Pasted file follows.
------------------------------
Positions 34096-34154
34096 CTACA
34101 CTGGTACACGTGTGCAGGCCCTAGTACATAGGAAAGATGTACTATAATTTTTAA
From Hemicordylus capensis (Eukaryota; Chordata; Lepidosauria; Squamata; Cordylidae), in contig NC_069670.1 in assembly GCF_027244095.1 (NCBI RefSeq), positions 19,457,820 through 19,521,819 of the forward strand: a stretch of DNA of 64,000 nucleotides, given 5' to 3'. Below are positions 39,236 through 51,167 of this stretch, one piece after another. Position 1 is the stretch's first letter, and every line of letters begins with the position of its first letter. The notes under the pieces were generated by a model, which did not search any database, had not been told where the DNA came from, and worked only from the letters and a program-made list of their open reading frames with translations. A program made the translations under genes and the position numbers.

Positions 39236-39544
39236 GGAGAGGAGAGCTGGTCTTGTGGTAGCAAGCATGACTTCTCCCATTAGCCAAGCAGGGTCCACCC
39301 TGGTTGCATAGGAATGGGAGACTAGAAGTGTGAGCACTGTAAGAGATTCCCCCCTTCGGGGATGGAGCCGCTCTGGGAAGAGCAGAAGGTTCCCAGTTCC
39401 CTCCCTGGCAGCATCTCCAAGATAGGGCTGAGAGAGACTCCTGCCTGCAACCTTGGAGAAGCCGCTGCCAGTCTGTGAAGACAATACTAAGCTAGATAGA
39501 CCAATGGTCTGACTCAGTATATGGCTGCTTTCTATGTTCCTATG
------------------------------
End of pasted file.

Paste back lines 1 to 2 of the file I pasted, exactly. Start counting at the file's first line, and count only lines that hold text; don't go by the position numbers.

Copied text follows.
Positions 34096-34154
34096 CTACA